Superstitions are key to players mental success
Through a fan’s perspective, baseball is a game all about stats, strikeouts and home runs, but to the players, superstitions and rituals play a large part.
From not stepping on the foul line when entering and exiting a baseball field to clothing choices, superstitions and rituals have come hand-in-hand since the beginning of sports.
SF State Gators’ pitcher Nolan Sheridan has a mental to-do list with precise times to help him prepare for each game he starts on the mound. He begins his pre-game ritual at 1:25 p.m. by running by himself in the outfield. When the clock strikes 1:45 p.m., the Gator cools off with a drink in the dugout and scurries to the mound to throw pitches into the glove of starting catcher Mark Lindsay by 1:50 p.m.
“The rituals kind of just happened,” Sheridan said. “You pitch good one day and you don’t change a thing. Other than that, it’s stuff you pick up in your head because it’s such a psychological game, like chess.”
Baseball has had superstitions since the days of “The Curse of the Bambino.” Boston fans believed that when the Red Sox sold star player Babe Ruth to the rival New York Yankees in 1918, they were jinxed. This ‘curse’ doomed the Red Sox from winning a World Series and lasted from 1918 to 2004, when they won their first World Series since selling Ruth.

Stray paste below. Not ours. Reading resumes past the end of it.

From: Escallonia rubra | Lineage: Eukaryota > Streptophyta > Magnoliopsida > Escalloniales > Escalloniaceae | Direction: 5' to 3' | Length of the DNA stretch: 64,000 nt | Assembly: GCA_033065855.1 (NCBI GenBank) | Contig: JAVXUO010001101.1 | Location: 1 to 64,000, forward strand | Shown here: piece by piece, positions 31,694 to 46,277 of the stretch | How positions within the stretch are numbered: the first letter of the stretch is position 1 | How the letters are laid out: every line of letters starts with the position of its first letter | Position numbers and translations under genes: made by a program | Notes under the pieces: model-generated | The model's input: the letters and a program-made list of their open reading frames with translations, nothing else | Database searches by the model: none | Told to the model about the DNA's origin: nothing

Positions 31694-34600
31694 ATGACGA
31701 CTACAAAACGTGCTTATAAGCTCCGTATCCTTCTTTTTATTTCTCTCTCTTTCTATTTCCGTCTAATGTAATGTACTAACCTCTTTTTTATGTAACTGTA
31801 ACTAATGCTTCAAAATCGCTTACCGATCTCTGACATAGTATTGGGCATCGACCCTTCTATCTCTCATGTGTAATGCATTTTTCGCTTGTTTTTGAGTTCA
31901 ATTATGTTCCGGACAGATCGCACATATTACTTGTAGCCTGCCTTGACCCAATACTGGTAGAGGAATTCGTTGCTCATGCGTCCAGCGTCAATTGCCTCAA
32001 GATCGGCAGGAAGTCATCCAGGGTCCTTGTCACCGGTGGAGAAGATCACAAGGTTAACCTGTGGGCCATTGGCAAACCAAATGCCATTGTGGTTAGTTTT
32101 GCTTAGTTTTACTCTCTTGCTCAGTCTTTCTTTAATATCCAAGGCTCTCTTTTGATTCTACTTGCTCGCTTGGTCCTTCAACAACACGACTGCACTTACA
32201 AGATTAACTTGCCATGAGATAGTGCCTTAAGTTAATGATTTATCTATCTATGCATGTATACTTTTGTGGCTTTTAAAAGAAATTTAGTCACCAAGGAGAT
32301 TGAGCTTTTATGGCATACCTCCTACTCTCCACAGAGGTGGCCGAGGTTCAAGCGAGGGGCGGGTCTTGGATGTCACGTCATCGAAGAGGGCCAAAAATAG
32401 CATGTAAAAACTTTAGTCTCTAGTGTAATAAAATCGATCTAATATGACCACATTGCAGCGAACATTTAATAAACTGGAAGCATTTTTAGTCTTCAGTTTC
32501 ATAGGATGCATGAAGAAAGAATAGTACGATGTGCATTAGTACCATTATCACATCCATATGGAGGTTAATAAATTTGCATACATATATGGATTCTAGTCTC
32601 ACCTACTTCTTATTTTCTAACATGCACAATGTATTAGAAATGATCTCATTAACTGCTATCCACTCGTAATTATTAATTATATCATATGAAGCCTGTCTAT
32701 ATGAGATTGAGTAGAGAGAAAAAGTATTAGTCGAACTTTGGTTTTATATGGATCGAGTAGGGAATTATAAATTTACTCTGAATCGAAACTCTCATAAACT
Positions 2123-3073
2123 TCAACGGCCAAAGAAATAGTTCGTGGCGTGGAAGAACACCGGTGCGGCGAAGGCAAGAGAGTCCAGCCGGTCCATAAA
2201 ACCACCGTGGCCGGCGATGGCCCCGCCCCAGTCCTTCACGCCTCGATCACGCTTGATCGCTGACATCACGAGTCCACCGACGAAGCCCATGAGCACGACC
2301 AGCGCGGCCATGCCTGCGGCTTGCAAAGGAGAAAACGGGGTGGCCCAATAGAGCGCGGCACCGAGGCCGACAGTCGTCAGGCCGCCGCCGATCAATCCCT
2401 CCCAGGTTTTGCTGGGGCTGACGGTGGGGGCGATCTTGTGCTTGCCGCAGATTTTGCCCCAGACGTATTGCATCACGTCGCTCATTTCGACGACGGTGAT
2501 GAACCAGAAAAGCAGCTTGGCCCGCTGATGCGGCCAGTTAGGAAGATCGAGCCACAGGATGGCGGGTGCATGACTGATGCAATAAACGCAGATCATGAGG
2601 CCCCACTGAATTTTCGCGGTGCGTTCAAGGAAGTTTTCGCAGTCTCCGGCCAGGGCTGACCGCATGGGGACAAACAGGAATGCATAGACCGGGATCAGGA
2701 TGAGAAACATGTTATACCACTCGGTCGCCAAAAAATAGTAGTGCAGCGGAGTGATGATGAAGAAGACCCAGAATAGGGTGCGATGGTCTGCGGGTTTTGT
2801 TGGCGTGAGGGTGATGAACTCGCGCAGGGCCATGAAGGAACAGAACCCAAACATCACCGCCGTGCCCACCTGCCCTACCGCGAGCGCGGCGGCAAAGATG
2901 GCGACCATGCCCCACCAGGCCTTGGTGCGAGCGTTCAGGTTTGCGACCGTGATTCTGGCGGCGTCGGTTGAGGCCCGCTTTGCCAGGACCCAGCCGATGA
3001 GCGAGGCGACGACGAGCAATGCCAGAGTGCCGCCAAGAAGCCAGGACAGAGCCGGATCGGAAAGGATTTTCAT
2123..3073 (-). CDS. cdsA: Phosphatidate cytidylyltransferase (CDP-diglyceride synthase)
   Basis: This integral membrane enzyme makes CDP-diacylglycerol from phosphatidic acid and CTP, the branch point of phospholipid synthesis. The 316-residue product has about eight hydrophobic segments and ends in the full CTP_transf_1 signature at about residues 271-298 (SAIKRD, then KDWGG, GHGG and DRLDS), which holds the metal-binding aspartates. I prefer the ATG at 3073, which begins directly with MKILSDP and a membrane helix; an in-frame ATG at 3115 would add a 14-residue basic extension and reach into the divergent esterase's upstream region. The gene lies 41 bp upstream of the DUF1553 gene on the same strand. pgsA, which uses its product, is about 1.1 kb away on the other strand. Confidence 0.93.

This year’s Gator baseball team is no stranger to superstitions. Each player and coach has developed his own pre-game ritual over the years, and now the team has created new ones together.
“There’s some stuff that I think all baseball guys do,” said baseball head coach Mike Cummins. “The other day I came and washed the dugout out because we haven’t won a game at home yet. I just wanted to get the evil spirits out.”
Since cleaning out the dugout for those ‘evil spirits,’ the baseball team split a four-game home series against Cal State Los Angeles this past weekend. Each ritual that the players or coach have, supports the mentality they need to keep their high performance level up, or shake off any poor performances.
“I’ll drive to school a certain way, or I’ll wear certain clothes if we’re winning and if we’re losing I’ll change them,” Cummins said. “Like today I wore some clothes that I haven’t worn in a while just to kind of change things up.”
Humans cling to these rituals because their brains are accustomed to repetition and conditioned to believe certain factors are the key to our success, according to psychologist B.F. Skinner’s well-known pigeon experiment. These rituals are coded in our brains, and even though they seem crazy, it is a part of being a human being.
Unlike his teammates and coach, senior catcher Lindsay believes baseball is about mentality but does not buy into the superstition theory.
“To me it’s all about mentality,” Lindsay said. There’s nothing really to me that you can change or do something different and it’s all in the head.”